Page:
Source | Talent Culture : By Meghan M. Brio
As the American workplace continues to evolve, traditional leadership structures are dissolving. As a result, we’re beginning to see a shift from an “I” concept of leadership to a “We” concept. This is an example of holocracy, which is making inroads in supplanting the hierarchical organizational structures of yesterday, and it’s an interesting shift.
What is holocracy? Well, it’s a management structure that brings discipline and structure to a peer-to-peer workplace, with the goals of achieving maximum creative expression while emphasizing accountability. So, how do leaders lead effectively in this new landscape? How do they get buy-in from their teams without being able to mandate it? Let’s explore.
The fact that we have five generations in the workplace for the first time in history compounds the challenges of 21st century leadership. Those challenges can be addressed by remaining ever mindful that the We concept of leadership is personified by the collective efforts of teams to make things happen, which is the basic premise of holocracy. But what does that look like in real work life?
The We concept of leadership is personified by the collective efforts of teams to make things happen, which is the basic premise of holocracy.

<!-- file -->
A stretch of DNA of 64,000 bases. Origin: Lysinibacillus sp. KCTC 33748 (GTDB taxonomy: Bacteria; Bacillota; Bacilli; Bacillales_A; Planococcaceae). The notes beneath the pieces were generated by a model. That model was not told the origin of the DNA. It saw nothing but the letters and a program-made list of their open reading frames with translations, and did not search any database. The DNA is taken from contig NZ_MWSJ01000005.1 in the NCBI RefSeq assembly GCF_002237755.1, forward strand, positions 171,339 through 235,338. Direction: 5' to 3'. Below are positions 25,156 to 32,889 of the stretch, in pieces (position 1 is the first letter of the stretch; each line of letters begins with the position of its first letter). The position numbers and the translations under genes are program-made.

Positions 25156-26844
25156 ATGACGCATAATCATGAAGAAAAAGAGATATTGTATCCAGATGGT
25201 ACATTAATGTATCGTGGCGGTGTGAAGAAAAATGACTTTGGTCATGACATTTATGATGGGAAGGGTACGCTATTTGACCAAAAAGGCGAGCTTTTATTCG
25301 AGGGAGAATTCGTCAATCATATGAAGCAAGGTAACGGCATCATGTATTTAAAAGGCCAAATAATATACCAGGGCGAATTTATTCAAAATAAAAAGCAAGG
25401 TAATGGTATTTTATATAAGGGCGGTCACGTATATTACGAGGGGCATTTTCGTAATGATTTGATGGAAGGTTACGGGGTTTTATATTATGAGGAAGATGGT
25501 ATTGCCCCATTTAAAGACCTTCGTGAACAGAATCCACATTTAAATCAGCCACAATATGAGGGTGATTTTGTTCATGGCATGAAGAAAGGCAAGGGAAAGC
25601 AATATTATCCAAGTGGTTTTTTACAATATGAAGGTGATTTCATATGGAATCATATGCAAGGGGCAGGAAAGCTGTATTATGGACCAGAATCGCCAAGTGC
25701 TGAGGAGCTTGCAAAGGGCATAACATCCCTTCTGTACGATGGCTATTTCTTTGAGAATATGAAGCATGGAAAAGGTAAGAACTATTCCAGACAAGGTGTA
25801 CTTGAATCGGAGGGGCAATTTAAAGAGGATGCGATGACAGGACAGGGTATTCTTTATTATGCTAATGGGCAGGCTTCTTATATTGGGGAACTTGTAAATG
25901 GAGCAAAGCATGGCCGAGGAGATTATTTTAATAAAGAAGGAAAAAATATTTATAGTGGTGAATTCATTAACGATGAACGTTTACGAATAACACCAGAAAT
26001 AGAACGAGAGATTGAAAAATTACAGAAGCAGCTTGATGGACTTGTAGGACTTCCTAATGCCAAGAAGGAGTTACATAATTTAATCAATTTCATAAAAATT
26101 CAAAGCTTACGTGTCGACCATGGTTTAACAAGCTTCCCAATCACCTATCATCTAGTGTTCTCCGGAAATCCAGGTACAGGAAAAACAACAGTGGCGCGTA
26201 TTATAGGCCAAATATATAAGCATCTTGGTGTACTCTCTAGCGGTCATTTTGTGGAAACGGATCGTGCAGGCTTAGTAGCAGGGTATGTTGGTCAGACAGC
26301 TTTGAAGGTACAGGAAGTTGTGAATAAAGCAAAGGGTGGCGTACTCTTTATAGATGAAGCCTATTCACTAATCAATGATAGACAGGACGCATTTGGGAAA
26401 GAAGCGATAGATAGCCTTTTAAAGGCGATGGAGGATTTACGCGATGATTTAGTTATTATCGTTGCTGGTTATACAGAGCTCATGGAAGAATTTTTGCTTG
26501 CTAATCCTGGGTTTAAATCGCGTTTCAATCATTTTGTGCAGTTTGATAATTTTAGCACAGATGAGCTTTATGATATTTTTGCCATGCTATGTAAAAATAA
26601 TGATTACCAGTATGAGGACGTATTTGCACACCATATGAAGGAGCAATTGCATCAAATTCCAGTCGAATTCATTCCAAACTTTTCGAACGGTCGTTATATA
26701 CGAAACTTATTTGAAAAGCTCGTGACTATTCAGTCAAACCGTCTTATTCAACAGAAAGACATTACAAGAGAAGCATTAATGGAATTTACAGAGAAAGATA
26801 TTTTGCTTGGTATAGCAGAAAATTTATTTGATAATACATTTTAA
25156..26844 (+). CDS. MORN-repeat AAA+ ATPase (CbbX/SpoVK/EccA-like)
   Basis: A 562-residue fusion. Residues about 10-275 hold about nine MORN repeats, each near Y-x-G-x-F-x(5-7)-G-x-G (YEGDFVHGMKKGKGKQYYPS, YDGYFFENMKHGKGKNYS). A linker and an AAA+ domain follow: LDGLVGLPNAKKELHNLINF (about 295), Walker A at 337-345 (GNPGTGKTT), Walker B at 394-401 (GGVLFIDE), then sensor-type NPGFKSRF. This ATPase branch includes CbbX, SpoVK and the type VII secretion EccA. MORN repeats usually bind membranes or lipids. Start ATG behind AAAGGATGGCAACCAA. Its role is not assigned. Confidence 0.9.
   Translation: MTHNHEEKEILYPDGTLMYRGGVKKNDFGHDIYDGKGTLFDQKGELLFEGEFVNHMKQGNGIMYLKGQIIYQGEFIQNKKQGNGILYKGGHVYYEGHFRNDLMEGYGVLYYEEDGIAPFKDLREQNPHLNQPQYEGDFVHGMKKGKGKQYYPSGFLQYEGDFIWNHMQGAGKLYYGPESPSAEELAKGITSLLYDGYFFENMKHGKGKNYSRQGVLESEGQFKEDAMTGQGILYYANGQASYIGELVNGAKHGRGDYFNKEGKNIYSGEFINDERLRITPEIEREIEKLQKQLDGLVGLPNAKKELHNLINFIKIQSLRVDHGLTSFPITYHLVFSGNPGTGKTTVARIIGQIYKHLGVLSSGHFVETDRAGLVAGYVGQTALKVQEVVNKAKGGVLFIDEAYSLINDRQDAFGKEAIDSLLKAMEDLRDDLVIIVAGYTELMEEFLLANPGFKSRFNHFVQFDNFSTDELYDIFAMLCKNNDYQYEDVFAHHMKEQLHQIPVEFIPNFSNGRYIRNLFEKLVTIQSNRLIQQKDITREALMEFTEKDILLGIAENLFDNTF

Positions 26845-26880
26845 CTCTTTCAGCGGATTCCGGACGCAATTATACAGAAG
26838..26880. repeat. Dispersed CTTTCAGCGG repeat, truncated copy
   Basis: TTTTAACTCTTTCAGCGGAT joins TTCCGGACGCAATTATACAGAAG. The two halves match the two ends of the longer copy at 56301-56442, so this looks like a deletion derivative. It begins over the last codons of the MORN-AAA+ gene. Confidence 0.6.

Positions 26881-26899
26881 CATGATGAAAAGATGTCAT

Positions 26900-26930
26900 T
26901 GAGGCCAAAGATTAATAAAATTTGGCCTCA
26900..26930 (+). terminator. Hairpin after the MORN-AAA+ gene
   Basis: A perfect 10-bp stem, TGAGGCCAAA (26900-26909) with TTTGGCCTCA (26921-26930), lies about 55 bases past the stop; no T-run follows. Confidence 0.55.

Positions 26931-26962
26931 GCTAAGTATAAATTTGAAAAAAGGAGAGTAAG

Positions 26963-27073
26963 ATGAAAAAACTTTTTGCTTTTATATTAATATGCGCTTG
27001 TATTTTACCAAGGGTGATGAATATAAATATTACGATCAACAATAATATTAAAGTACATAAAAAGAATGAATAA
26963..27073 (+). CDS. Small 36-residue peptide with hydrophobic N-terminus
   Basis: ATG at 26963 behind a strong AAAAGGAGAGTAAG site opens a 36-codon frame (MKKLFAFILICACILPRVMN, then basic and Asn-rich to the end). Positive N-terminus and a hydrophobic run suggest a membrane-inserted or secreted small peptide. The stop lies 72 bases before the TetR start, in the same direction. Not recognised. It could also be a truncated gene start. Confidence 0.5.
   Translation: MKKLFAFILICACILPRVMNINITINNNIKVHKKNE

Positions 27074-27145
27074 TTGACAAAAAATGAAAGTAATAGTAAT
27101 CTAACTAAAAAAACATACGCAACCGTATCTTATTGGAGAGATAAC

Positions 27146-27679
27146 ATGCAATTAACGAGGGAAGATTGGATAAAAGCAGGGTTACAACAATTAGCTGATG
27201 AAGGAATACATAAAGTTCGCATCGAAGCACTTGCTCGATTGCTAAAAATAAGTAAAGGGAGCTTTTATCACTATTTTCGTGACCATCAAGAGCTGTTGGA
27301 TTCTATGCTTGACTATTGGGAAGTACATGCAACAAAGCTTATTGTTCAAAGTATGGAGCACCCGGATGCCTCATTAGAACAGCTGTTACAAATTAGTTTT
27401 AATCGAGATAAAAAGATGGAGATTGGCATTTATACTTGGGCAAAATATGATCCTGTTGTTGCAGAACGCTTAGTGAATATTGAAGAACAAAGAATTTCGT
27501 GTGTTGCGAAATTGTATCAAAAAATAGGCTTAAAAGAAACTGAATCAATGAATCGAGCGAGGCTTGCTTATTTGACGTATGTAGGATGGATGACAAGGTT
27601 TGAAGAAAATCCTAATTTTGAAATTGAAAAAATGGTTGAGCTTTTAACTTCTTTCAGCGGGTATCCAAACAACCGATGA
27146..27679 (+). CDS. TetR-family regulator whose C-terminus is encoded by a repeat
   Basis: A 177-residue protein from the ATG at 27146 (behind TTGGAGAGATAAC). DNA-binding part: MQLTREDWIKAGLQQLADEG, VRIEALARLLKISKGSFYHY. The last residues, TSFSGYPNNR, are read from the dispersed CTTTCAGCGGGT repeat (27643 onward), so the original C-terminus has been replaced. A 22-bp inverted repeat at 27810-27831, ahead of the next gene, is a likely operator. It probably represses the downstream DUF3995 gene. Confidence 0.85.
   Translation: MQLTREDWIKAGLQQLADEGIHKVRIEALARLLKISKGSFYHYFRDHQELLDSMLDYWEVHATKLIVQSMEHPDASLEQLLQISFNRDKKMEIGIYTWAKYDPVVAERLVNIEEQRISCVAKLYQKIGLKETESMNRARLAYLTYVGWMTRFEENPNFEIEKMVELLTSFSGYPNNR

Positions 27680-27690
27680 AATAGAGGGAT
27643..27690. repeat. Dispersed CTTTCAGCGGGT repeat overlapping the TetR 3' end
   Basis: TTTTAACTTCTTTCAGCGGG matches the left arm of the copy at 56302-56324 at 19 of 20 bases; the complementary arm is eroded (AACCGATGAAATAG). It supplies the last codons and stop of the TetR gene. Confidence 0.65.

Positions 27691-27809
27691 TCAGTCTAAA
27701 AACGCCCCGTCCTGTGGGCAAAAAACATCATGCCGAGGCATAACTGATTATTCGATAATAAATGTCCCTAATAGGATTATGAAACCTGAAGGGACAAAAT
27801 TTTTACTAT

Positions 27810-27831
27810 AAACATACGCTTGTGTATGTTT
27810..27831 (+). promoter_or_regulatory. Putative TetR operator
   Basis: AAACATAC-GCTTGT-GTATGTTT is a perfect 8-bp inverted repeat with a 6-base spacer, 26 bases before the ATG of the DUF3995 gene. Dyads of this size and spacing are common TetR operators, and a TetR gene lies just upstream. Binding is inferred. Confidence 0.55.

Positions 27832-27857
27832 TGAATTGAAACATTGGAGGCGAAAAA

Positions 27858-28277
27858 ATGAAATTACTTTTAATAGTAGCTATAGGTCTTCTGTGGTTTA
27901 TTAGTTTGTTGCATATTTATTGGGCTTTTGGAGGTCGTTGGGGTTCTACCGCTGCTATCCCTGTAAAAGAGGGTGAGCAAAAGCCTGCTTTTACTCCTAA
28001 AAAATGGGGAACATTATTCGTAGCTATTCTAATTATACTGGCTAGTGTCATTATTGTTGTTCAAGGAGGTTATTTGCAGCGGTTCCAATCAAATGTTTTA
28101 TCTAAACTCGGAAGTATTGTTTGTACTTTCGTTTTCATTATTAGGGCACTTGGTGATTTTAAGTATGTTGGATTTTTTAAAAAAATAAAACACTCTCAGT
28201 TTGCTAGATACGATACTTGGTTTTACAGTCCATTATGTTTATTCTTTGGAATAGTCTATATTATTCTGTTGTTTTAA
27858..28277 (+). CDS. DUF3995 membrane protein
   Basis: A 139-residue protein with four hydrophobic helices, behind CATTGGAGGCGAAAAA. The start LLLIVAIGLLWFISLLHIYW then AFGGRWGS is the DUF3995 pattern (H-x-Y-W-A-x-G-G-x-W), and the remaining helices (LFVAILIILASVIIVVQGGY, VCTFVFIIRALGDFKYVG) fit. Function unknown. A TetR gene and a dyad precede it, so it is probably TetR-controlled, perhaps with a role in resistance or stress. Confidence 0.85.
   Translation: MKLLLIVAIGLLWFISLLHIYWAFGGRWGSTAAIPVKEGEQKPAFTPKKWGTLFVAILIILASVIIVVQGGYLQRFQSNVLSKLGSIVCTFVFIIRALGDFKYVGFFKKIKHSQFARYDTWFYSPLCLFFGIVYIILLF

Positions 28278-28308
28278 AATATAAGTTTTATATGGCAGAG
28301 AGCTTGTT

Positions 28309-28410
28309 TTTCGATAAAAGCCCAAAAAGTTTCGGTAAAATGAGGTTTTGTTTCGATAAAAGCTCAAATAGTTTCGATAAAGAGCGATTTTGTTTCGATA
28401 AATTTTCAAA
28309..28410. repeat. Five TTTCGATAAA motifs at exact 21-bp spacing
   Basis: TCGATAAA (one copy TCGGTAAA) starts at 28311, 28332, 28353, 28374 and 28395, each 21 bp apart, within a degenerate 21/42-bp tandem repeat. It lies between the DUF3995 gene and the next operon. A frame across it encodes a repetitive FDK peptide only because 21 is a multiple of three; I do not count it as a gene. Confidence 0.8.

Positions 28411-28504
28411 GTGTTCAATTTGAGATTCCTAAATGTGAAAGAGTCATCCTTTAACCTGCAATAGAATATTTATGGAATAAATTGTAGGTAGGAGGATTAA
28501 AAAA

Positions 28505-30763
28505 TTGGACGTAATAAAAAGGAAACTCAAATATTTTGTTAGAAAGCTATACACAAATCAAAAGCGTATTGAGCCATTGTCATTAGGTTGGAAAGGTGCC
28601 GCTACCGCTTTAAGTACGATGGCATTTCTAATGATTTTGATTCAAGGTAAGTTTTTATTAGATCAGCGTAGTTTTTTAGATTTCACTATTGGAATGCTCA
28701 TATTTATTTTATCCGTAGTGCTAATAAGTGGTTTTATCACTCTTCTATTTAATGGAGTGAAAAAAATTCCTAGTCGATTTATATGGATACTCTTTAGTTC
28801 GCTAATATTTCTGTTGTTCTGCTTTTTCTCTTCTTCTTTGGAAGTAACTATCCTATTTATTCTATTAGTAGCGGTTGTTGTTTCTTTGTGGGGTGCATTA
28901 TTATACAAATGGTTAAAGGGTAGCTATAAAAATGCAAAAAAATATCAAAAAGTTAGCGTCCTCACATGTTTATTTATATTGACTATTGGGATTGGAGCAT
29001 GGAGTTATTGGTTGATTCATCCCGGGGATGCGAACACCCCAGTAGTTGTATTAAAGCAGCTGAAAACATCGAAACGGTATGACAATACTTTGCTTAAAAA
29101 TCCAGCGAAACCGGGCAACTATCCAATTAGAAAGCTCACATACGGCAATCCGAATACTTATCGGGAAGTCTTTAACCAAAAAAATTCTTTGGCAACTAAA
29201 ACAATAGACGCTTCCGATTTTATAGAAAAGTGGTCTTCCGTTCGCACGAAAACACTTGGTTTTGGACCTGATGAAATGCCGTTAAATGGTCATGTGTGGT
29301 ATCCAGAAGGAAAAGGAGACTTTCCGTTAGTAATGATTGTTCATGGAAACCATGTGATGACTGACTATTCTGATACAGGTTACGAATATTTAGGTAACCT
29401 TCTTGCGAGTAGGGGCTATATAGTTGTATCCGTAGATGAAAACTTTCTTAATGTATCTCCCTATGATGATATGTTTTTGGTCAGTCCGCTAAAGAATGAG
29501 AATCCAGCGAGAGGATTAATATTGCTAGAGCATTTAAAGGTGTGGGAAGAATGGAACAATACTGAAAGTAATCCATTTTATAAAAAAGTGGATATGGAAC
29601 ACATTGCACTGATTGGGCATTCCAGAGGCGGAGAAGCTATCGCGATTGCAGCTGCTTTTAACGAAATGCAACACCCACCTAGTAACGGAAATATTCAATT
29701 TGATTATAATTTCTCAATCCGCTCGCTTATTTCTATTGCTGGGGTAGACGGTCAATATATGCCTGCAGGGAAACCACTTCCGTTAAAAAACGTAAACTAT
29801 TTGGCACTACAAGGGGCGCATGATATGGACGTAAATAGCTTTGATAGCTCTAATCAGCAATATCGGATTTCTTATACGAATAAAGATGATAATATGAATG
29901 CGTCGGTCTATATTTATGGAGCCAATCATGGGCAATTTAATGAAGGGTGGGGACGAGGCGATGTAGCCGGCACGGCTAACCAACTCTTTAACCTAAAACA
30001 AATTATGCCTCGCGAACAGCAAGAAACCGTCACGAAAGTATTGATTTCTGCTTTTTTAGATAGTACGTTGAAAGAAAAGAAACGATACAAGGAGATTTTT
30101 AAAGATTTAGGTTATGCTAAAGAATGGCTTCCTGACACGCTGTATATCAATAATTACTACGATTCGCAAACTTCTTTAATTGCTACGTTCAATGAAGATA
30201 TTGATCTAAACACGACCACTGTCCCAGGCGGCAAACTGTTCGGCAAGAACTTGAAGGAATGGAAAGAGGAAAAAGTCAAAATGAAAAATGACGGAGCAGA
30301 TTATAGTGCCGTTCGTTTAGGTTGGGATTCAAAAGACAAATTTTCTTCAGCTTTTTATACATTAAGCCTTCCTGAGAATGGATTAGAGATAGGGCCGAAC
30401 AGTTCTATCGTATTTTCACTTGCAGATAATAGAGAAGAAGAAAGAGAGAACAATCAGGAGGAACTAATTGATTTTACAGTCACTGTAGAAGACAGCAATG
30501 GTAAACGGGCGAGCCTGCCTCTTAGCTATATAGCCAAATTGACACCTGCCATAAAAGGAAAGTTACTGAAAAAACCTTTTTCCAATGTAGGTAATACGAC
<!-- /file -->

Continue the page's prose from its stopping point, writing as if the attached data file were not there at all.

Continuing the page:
An Example of We Leadership
When Jason Fried and David Heinemeier Hansson created Basecamp in 1999 (then called 37Signals), they had no idea it would become a hugely successful company spanning 32 cities around the globe.
As Basecamp grew, Fried and Heinemeier Hansson stayed true to their principles, sticking mostly with a flat organizational structure where each employee has the autonomy to choose what they work on, and has equal ownership over and a say in what’s created and delivered to customers. The culture at Basecamp is a perfect example of a collaborative leadership environment, with a focus on the “We” instead of the “I.” Fried describes it as follows:
“What we learned is that adding a dedicated manager and creating a hierarchy is not the only way to create structure. Instead, we decided to let the team be entirely self-managed. There’s still a team leader, but that role rotates among the team every week. Each week, a new leader sketches out the agenda, writes up the notes about problems and performance, and steps up to handle any troubled-customer interactions.”